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California and the West

Ex-Candidate Faces Trial in Medical Marijuana Case

Courts: Libertarian entrant in last year's governor race claims that smoking pot has controlled his rare cancer.

April 15, 1999|ERIC BAILEY | TIMES STAFF WRITER

OLYMPIC VALLEY, Calif. — Before the bust, Steve Kubby's claim to fame was political trivia at best: Just who was last year's Libertarian candidate for governor?

Then came the January day that narcotics officers raided Kubby's home on a scenic slope near the Squaw Valley ski resort. Agents confiscated 265 marijuana plants growing in the basement and arrested the politician and his wife.

The drug case has thrust Kubby, who said he smokes pot daily to control a rare form of cancer, into the forefront of the roiling battle over medical marijuana. It comes at a pivotal juncture in the fight.

Last month, a federal advisory panel declared that pot has therapeutic merits for patients with AIDS or cancer. Meanwhile, advocates are hopeful that last year's Democratic political sweep in California--and the departure of Republican drug warrior Dan Lungren as attorney general--will yield a friendlier environment for patients who smoke marijuana.

That hasn't been the case even with approval of Proposition 215, California's landmark 1996 medical marijuana initiative. Despite the new law, drug agents closed cannabis clubs in numerous cities. Overall, marijuana arrests statewide jumped to a record 57,677 in 1997, the law's first year of life.

Dozens of people have tried to use the law as a shield against prosecution, but few have succeeded. Kubby's case promises an unusual test. Although other patients say the drug helps them cope with illness, Kubby goes farther. Marijuana, he contends, has kept him alive.

Kubby was diagnosed in the 1970s with a type of cancer that attacks the adrenal glands and typically kills within five years. Early on, he suffered through operations, chemotherapy and radiation. But for the last 20 years his most regular form of treatment has been cannabis.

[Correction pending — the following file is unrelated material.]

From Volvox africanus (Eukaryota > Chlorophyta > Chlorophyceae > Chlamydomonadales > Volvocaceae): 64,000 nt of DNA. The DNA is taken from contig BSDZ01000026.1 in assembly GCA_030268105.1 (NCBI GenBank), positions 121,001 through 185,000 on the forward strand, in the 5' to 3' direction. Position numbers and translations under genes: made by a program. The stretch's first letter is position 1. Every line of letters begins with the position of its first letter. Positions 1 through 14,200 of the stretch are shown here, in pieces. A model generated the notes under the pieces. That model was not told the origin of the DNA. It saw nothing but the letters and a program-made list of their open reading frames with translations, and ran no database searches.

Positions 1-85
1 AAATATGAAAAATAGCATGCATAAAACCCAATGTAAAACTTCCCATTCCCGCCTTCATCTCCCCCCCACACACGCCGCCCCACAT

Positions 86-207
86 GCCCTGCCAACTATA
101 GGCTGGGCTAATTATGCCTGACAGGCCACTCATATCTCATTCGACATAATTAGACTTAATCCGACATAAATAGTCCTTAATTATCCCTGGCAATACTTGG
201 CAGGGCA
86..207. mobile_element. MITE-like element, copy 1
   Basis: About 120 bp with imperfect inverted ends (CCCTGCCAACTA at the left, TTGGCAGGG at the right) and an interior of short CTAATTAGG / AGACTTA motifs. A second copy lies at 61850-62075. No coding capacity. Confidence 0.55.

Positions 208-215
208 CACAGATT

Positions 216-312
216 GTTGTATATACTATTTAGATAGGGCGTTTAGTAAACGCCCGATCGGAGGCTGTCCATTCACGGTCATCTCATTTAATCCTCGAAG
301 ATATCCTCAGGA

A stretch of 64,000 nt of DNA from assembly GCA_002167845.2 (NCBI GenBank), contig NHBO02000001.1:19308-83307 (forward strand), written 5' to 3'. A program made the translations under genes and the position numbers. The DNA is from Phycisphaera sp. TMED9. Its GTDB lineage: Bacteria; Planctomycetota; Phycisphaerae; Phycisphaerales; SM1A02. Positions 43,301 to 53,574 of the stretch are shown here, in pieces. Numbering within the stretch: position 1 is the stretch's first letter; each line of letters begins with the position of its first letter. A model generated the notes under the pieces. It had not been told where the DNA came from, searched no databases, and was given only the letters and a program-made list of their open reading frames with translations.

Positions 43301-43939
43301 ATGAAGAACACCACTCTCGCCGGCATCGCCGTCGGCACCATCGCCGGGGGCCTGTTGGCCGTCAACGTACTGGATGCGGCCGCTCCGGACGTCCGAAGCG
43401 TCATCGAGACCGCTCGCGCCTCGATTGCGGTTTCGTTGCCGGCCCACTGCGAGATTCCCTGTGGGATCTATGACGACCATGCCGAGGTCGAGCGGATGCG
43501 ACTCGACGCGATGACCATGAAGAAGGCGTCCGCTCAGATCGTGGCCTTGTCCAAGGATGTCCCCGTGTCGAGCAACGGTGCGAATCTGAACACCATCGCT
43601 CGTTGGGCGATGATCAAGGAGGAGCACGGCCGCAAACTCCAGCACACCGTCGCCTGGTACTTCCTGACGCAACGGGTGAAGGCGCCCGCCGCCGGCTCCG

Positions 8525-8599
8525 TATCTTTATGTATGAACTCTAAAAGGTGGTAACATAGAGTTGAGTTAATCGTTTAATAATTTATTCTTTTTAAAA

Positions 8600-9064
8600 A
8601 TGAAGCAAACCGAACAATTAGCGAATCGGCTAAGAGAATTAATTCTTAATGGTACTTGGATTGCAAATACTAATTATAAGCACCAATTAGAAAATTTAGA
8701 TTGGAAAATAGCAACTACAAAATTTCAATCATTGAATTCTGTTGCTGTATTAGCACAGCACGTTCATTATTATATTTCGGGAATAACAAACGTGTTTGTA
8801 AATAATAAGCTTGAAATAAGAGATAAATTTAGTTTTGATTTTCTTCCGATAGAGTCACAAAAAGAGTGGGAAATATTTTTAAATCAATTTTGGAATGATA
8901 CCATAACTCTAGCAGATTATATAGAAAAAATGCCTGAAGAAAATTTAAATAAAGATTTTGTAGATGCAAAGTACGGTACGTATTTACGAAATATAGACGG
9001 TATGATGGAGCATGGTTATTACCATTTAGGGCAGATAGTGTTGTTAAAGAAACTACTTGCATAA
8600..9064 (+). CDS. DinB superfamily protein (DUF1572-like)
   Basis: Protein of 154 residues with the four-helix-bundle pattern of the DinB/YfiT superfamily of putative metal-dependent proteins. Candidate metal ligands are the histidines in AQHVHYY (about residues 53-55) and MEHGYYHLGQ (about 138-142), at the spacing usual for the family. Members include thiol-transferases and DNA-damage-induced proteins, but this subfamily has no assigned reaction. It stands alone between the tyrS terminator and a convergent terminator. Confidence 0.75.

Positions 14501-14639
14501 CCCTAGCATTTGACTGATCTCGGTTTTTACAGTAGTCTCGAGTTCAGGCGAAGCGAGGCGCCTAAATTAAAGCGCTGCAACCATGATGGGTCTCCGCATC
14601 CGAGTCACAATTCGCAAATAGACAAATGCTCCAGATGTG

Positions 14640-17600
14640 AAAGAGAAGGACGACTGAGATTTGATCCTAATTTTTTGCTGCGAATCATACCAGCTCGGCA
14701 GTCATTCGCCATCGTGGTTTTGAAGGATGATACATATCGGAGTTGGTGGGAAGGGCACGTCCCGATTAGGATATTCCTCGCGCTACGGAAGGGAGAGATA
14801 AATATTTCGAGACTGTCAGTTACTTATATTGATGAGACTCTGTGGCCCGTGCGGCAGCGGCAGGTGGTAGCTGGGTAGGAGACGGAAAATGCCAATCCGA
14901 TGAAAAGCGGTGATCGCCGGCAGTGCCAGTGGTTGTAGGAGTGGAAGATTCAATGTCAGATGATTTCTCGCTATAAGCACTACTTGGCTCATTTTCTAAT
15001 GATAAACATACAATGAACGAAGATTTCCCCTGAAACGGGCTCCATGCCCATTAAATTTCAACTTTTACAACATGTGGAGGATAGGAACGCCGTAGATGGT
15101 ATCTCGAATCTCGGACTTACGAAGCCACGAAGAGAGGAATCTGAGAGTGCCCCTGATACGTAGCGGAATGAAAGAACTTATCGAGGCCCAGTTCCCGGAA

"As long as I have pot, I can lead an active and healthy life," said Kubby, 52. "I can be as physical and intellectual as any other adult. Without this medicine, I would drop dead in a few days."

Prosecutors aren't even debating Kubby's tale of herbal success. Instead, they contend the number of plants Kubby and his 33-year-old wife, Michele, cultivated were too many for personal medical use.

Authorities have charged the couple with possession of pot for sale as well as other felony counts for small amounts of hashish, psychedelic mushrooms and peyote buttons found at their home.

"If the jury feels 265 plants is sufficient for medical use, then justice is done," said Christopher Cattran, a Placer County deputy district attorney. "If they decide 265 plants is too much, then justice is done, too."

The case is set for trial May 18 in Auburn. Kubby refuses to plea bargain, though he could face a decade in prison if convicted on all charges. He claims he is a victim of political persecution by the district attorney and said his case will be "the Scopes monkey trial of medical marijuana," a pronouncement that has even some allies rolling their eyes.

In Kubby's corner is Dr. Vincent DeQuattro, a USC medical school professor.

A cardiologist who specializes in hypertension illnesses, DeQuattro treated Kubby more than two decades ago, but eventually referred him to cancer specialists in the Midwest and lost track of him. The doctor figured Kubby, like most others with the rare illness, had died.

Then he saw Kubby's picture--smiling and looking quite well--in the voters pamphlet for last November's election. DeQuattro said he was "flabbergasted Steve was still alive."

He contacted the politician and performed tests, discovering lethal levels of adrenal fluids--10 to 20 times normal--coursing through Kubby's system. Under such conditions a patient usually has blood pressure that skyrockets and faces the risk of heart attack or stroke. Kubby's system remains somehow in check.

"I have no other way to deduce but that marijuana is controlling it," said DeQuattro, who is continuing to study Kubby. "I've never prescribed medical marijuana, I'm not an advocate, I don't use it. But in some way his therapy has kept him alive."

Sophisticated Growing Area

Kubby said he began growing pot soon after voters approved the state's medical marijuana law, which he helped to promote. He developed a sophisticated little plantation in the basement of his sprawling rental house.

Though now stripped clean by drug agents, it once featured blowers, a carbon dioxide generator, special air filters and grow lights hard-wired to timers. At the time of the arrest, narcotics agents said, 107 plants were capable of producing smokable marijuana. The rest were immature plants, some just seedlings.

The bounty of his basement garden will be a key issue in his upcoming trial. During a preliminary hearing last month, a state drug agent testified that the size of Kubby's crop indicated he was operating a "commercial grow" that could have produced 20 pounds of finished product.

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